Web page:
Regimes target free press with ‘economic strangulation,’ report says

Violence against journalists is blatant repression. However, authoritarian regimes are finding that less obvious, nonviolent tactics like freezing assets, revoking licenses or blocking access to ink can shutter newspapers without provoking international outcry, according to the watchdog group Reporters Without Borders.

“Someone not paying close attention may assume that the newspaper was the victim of mismanagement or declining public interest,” the group says in a recent report. “But newspapers are often deliberately put to death with terrible consequences for the right to information.”

Regimes in Russia, Burma, the People’s Republic of China (PRC) and elsewhere have forced the closure of at least 22 newspapers since 2017. Reporters Without Borders says the methods often include “judicial harassment or economic strangulation.”

People standing in long line to newspaper stand (© Vincent Yu/AP Images)
People wait to buy the final issue of “Apple Daily” at a Hong Kong newspaper stand on June 24. (© Vincent Yu/AP Images)

The United States and other democracies are pushing back. President Biden, in a June 16 meeting with Russian President Vladimir Putin, defended journalists, who risk arrest for reporting in Russia. The independent Russian website, VTimes, closed June 12 after Russia’s Ministry of Justice branded the outlet a “foreign agent,” prompting advertisers and news sources to fear prosecution.

The Media Freedom Coalition, in a July statement, opposed the PRC’s forced closure of the Hong Kong newspaper Apple Daily June 23. The pressure, which involved arresting staff, “undermines Hong Kong’s high degree of autonomy and the rights and freedoms of people in Hong Kong.”

Twenty-one members of the Media Freedom Coalition joined the statement, including the United States, Australia, Canada, Estonia, France, Germany, Japan, Slovakia and the United Kingdom.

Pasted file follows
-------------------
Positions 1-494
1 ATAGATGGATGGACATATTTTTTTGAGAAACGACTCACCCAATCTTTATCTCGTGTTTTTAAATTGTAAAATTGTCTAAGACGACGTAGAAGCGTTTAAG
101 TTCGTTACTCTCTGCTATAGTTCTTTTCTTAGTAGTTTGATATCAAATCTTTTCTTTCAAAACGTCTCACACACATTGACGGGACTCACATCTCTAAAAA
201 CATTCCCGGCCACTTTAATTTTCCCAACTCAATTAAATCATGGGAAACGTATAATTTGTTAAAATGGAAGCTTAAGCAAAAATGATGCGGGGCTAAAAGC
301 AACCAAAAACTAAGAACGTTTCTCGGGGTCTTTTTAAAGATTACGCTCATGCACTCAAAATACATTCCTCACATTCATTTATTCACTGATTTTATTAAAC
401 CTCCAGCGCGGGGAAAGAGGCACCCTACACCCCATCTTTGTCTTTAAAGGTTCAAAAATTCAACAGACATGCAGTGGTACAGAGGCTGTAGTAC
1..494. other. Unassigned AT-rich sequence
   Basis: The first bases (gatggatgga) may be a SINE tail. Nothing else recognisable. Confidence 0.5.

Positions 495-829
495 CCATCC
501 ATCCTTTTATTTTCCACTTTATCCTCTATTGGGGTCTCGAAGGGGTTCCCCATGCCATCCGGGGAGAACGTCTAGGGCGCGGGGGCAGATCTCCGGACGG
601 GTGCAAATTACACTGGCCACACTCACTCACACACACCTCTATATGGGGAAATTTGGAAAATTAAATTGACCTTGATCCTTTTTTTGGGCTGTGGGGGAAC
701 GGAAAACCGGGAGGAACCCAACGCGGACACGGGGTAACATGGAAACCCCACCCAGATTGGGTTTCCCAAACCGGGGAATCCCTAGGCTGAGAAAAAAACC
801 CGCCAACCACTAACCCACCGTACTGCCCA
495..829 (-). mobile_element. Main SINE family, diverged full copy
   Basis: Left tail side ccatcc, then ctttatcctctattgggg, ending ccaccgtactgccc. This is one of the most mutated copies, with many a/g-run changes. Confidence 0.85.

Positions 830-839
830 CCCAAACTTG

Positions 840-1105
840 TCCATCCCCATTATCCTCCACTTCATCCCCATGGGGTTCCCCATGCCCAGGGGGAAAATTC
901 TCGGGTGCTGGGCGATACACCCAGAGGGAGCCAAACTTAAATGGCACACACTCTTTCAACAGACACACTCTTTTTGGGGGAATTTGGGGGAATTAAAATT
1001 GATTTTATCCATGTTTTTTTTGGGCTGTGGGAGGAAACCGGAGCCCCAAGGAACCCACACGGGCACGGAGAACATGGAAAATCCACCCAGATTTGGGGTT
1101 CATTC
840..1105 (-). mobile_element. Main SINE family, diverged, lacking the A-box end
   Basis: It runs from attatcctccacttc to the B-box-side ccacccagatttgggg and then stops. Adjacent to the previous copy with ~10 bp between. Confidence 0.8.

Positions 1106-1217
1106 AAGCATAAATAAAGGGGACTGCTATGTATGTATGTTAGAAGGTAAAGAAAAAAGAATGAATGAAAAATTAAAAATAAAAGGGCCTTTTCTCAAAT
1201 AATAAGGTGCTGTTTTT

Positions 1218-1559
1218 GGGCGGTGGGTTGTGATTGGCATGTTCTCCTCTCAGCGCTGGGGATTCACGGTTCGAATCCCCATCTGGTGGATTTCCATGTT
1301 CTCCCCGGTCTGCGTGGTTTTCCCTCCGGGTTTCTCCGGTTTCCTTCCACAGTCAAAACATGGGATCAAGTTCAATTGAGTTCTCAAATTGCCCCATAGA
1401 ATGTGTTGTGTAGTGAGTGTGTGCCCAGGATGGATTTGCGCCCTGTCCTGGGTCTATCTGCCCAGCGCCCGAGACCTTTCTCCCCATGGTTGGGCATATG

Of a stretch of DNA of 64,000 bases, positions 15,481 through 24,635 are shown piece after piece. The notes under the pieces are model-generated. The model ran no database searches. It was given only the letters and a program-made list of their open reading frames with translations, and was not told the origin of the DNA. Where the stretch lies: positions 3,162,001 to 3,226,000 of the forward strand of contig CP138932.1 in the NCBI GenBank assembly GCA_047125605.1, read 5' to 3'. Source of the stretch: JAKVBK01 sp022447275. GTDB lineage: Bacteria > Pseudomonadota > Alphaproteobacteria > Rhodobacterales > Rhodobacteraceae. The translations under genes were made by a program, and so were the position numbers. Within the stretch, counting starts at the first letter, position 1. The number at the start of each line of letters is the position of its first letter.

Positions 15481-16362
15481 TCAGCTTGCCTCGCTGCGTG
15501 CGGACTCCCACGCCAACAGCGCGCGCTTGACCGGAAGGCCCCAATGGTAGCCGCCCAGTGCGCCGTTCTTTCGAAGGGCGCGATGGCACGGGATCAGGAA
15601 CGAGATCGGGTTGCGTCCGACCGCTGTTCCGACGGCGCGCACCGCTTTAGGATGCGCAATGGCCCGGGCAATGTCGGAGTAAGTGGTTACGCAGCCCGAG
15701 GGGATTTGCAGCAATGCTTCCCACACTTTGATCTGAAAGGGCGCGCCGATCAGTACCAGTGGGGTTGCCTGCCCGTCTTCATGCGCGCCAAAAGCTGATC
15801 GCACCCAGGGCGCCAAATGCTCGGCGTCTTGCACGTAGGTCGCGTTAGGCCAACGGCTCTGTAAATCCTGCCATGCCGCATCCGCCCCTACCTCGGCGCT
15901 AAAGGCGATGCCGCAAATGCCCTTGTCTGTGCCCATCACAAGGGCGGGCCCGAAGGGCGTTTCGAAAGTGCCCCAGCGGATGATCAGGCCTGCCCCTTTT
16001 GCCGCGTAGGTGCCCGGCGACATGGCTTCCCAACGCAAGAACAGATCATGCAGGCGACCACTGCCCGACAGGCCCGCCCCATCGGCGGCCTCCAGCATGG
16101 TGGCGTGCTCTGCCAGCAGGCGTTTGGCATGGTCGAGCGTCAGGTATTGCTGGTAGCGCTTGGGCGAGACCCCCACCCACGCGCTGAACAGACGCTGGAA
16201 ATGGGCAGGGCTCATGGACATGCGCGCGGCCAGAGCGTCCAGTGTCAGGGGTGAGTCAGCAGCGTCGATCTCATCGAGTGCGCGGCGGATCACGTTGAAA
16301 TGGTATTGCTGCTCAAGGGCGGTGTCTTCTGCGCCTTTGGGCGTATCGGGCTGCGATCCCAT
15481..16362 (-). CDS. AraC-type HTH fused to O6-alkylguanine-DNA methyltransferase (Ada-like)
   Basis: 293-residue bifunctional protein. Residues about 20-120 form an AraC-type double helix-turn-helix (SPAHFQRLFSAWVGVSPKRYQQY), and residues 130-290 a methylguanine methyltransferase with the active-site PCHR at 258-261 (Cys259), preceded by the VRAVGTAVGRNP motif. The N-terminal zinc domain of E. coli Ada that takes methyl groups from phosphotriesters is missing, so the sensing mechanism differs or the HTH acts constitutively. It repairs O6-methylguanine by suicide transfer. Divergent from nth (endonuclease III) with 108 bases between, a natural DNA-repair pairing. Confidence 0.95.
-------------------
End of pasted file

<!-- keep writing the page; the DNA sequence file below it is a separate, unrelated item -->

The PRC froze Apple Daily‘s assets, preventing it from paying staff and other expenses, and arrested five editors — including the chief editor. Reporters Without Borders says the forced closure follows authoritarian regimes’ pattern of using economic or other pressure to shutter critical news outlets.

Array of newspapers with Burmese writing (© AP Images)
Burma’s military has forced the closure of news outlets in Burma, including 7 Day News, seen here at a stand in Rangoon. (© AP Images)

In March, Burma’s military revoked the broadcast and publication licenses of five independent media outlets, including 7 Day News and Eleven Media, forcing the two newspapers to close and leaving no independent newspapers in Burma.

The Cambodia Daily, faced with an unprecedented, $6.3 million tax demand, closed in September 2017. Over the past several years, the Nicaraguan government has launched a series of administrative attacks against print and broadcast media, depriving some daily newspapers, such as the now-shuttered El Nuevo Diario, of imports of paper and ink, and imposing tax penalties on broadcast outlets, such as Channel 12.

Secretary of State Antony Blinken, in a meeting with reporters to commemorate World Press Freedom Day, said the United States is committed to defending human rights, including press freedom. He thanked journalists for the risks they take to hold governments accountable and inform the public.

“People everywhere should be free to express their beliefs, hold opinions without interference, to seek, receive, and share information and ideas,” Blinken said April 28. “We see a free press as vital for human progress. When you harm journalists, you threaten that progress.”